>>7698322 Either google "literary magazines" and try to find lists of them, or get a duotrope account. Duotrope lists most literary magazines/websites, has a calender that keeps track of upcoming deadlines, and some other features you might find useful. The only thing is you have to pay for it so if that's a deal-breaker to you, stick with google. Google "duotrope alternative" or "free duotrope alternative" and I'm sure something will come up.
>>7698368 Calm down mate, you don't even know me. Now, let's have a think, could it be possible that the experience of a user might provide a different type of insight into a service to that which could be gleaned from reading the copy designed to sell said service: yes, the answer is yes.
Is it likely that I am able to construct basic sentences but, as you posit, mentally retarded to such an extent that I am in fact illiterate: no, the answer is no.
>>7698422 I'm not Opie but I've been "published" on some random wordpress-based site that takes things from "emerging" writers, and a few "publications" on Medium. It really doesn't feel like it counts at all.
>>7698561 It'll only make you complacent if you let it. You could set limits for yourself, like "I'll only publish in 3 shitty no-name publications and then not publish anything unless it gets into a real one". You're right that publishing isn't meritocratic, but it --is-- a circlejerk where hobnobbing and posturing matter. Being able to say you've been published anywhere by someone other than yourself grants your submission an air of legitimacy that it wouldn't have had otherwise. First impressions aren't everything but they're at least 30% of everything, and that 30% can be the difference between acceptance and rejection.
>>7698613 Getting published isn't that hard as long as you don't expect to be in The New Yorker with your first submission or some shit.
My advice for getting published ASAP is to just write some shitty poems and send them to really small websites/journals/magazines. There's practically no real measure of quality for poetry these days so the very first crappy poem you crank out can easily be considered "publishable". It worked for me and it's a time honored tactic of worming your way into publishing.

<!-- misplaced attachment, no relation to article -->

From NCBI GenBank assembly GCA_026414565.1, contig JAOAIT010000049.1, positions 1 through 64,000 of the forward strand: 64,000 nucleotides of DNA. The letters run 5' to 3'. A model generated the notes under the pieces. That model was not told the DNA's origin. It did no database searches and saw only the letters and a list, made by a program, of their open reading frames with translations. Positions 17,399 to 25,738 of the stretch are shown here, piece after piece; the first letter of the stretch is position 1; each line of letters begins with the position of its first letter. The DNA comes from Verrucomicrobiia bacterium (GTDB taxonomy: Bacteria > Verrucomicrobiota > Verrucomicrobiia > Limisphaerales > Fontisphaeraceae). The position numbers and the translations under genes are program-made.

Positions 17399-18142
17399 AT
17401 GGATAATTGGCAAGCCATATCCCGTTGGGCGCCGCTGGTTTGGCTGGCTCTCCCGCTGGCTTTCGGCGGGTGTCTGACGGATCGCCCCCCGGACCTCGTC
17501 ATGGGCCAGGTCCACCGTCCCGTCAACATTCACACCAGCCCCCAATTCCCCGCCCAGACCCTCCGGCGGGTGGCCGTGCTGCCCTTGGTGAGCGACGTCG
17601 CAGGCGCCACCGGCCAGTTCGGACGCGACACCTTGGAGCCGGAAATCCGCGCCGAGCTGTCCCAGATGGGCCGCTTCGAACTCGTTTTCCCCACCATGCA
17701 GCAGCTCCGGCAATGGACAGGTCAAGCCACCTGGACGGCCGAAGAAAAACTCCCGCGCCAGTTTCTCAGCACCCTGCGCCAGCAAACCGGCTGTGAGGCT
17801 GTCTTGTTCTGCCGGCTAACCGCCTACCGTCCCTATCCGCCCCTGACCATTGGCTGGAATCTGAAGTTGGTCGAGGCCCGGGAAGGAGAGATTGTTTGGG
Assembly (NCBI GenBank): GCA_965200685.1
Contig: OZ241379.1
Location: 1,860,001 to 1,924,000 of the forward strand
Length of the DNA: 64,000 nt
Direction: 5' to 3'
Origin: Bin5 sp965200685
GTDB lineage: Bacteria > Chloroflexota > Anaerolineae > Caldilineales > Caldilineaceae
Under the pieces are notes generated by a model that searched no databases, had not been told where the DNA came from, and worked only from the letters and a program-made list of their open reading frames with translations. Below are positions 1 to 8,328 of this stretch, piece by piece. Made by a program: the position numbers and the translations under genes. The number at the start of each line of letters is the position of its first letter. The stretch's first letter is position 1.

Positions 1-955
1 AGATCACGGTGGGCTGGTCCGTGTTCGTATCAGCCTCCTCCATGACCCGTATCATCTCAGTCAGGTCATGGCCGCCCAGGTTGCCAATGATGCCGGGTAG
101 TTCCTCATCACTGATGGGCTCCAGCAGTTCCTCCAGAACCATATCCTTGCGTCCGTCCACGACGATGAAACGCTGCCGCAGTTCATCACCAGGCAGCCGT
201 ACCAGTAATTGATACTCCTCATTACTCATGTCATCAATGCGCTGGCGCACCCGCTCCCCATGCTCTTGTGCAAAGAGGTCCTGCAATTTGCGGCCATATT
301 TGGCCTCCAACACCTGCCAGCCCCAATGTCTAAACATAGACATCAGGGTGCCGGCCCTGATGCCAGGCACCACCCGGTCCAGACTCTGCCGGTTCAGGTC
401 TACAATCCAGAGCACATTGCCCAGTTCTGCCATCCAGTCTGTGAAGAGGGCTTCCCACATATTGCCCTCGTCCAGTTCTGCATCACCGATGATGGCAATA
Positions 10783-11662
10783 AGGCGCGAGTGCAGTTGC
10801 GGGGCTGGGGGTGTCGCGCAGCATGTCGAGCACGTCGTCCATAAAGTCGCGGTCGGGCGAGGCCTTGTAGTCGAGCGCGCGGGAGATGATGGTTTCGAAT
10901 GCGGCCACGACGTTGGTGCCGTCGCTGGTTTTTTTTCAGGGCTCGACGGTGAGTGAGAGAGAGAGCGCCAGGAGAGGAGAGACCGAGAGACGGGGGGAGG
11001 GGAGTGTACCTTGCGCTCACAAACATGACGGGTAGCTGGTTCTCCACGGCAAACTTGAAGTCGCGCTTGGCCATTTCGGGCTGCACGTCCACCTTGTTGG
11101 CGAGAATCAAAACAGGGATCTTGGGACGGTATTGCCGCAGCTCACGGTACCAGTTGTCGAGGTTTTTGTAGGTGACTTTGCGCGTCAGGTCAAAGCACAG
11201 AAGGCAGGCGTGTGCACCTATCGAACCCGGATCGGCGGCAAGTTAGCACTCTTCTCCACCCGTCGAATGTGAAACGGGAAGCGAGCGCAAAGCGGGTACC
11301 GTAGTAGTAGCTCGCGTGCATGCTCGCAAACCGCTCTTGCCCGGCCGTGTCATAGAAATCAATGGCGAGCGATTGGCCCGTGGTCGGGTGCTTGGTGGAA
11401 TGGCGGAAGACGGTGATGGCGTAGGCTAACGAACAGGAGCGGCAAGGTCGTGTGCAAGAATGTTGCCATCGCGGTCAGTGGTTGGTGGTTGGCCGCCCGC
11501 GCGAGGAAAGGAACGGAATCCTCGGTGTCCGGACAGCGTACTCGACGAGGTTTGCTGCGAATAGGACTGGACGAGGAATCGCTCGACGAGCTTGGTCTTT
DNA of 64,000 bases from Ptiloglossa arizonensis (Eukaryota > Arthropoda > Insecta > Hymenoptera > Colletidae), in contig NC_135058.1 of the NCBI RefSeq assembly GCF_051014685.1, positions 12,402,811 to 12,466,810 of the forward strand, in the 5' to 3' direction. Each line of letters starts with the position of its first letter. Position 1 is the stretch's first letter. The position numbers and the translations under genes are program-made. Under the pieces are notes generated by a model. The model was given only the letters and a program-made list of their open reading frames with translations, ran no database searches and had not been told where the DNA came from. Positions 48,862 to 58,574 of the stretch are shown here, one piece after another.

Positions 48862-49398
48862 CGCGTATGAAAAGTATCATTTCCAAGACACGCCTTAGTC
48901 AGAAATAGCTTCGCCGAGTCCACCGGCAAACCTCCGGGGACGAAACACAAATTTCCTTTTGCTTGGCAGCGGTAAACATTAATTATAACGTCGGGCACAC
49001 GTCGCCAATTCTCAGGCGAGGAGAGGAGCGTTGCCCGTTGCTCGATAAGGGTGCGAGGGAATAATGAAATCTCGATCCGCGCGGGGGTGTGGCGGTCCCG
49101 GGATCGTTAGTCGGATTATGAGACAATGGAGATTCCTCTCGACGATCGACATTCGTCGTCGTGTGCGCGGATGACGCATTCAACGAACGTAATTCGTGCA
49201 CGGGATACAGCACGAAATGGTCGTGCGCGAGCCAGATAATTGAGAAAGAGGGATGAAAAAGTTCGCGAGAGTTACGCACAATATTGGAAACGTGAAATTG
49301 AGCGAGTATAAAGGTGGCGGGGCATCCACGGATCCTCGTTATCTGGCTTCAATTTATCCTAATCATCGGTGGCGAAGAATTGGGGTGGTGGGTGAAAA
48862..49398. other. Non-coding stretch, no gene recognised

>>7698816 Out of curiousity, what were you writing? Just short stories/flash fiction or were there poems as well? Because honestly five years would be a ridiculously long time if you tried using poems as a foot in the door.
>>7698870 I've been down that rabbit hole myself, trying to find an agent before having anything published. Though my biggest problem was that my first novel was this avant-garde anti-realistic thing that had no chance in hell of being represented, much less as a debut novel.
I've gotten small things published since then and I'm working on a novel that actually tells a coherent story now.
>>7698988 I was young and naive, brother. Anyway, are there any good one (not shit-tier throwaways just to get published) for an unpublished writer? I don't care to bother with meaningless publications, tb(heche)
>>7698996 You can try but not really. You'll most likely not get published in any halfway legit place until after you have some writer street-cred from being published anywhere first. Or spend years upon years just trying to get a couple of stories published like that other guy.
>>7698996 From what I've managed to pick up, there are three tiers of publishing when it comes to short stories:
>God-tier: The New Yorker, Tin House, etc. They only really publish very established writers with connections and are basically the Holy Grail for writers. Don't even bother trying to get your first publication in one of these, basically.
>Normal-tier: Most publications fall into this category, with varying degrees of esteem, quality, and nepotism involved. For the most part, though, Normal-tier publications still carry with them a guarantee of quality regarding the stuff they publish, and some (like the one I got published in) even do blind submissions, so they wind up publishing anyone from seasoned veterans of the industry who've published multiple novels to high-schoolers with no publications at all, as long as they like the writing. I'm a 19-year-old college dropout loser with no other publications before this one, so this allowed me to get a bit of a foothold in the industry. That's the trickiest part, because it works just like the job cycle does--you need publications in order to get published, and you can't get publications because you can't get published, and so on. That being said, I still think my story is objectively trash.
>Garbage-tier: These "publications" carry with them no guarantee of quality whatsoever and basically publish anything they receive. "Pay-for" sites fall into this category, as well as tumblr blogs, amateur wordpress sites, self-publishing, and so on. It might be good for your ego to get published in one of these, but it's not much good for anything else, and no one will really take you seriously if you bring it up.
>>7701151 Very briefly describe yourself in 1-2 short sentences. Just very vague details like where you live and what you do for a living (if anything) or what you've studied. Don't explicitly say that you've never published anything, it'll be clear from the fact that you haven't mentioned being published anywhere.
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